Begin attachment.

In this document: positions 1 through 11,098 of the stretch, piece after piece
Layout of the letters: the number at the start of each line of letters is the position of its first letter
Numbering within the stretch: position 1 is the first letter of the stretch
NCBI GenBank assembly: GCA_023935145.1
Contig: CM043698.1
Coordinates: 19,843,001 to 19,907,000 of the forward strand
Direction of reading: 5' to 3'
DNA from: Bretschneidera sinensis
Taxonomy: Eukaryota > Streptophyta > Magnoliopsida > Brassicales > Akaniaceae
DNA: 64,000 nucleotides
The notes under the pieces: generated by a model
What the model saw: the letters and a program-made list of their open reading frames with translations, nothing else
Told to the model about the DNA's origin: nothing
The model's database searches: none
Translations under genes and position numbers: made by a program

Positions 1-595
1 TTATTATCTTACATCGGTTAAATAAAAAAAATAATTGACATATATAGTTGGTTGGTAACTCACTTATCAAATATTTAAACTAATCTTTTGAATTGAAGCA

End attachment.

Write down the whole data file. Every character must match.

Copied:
In this document: positions 1 through 11,098 of the stretch, piece after piece
Layout of the letters: the number at the start of each line of letters is the position of its first letter
Numbering within the stretch: position 1 is the first letter of the stretch
NCBI GenBank assembly: GCA_023935145.1
Contig: CM043698.1
Coordinates: 19,843,001 to 19,907,000 of the forward strand
Direction of reading: 5' to 3'
DNA from: Bretschneidera sinensis
Taxonomy: Eukaryota > Streptophyta > Magnoliopsida > Brassicales > Akaniaceae
DNA: 64,000 nucleotides
The notes under the pieces: generated by a model
What the model saw: the letters and a program-made list of their open reading frames with translations, nothing else
Told to the model about the DNA's origin: nothing
The model's database searches: none
Translations under genes and position numbers: made by a program

Positions 1-595
1 TTATTATCTTACATCGGTTAAATAAAAAAAATAATTGACATATATAGTTGGTTGGTAACTCACTTATCAAATATTTAAACTAATCTTTTGAATTGAAGCA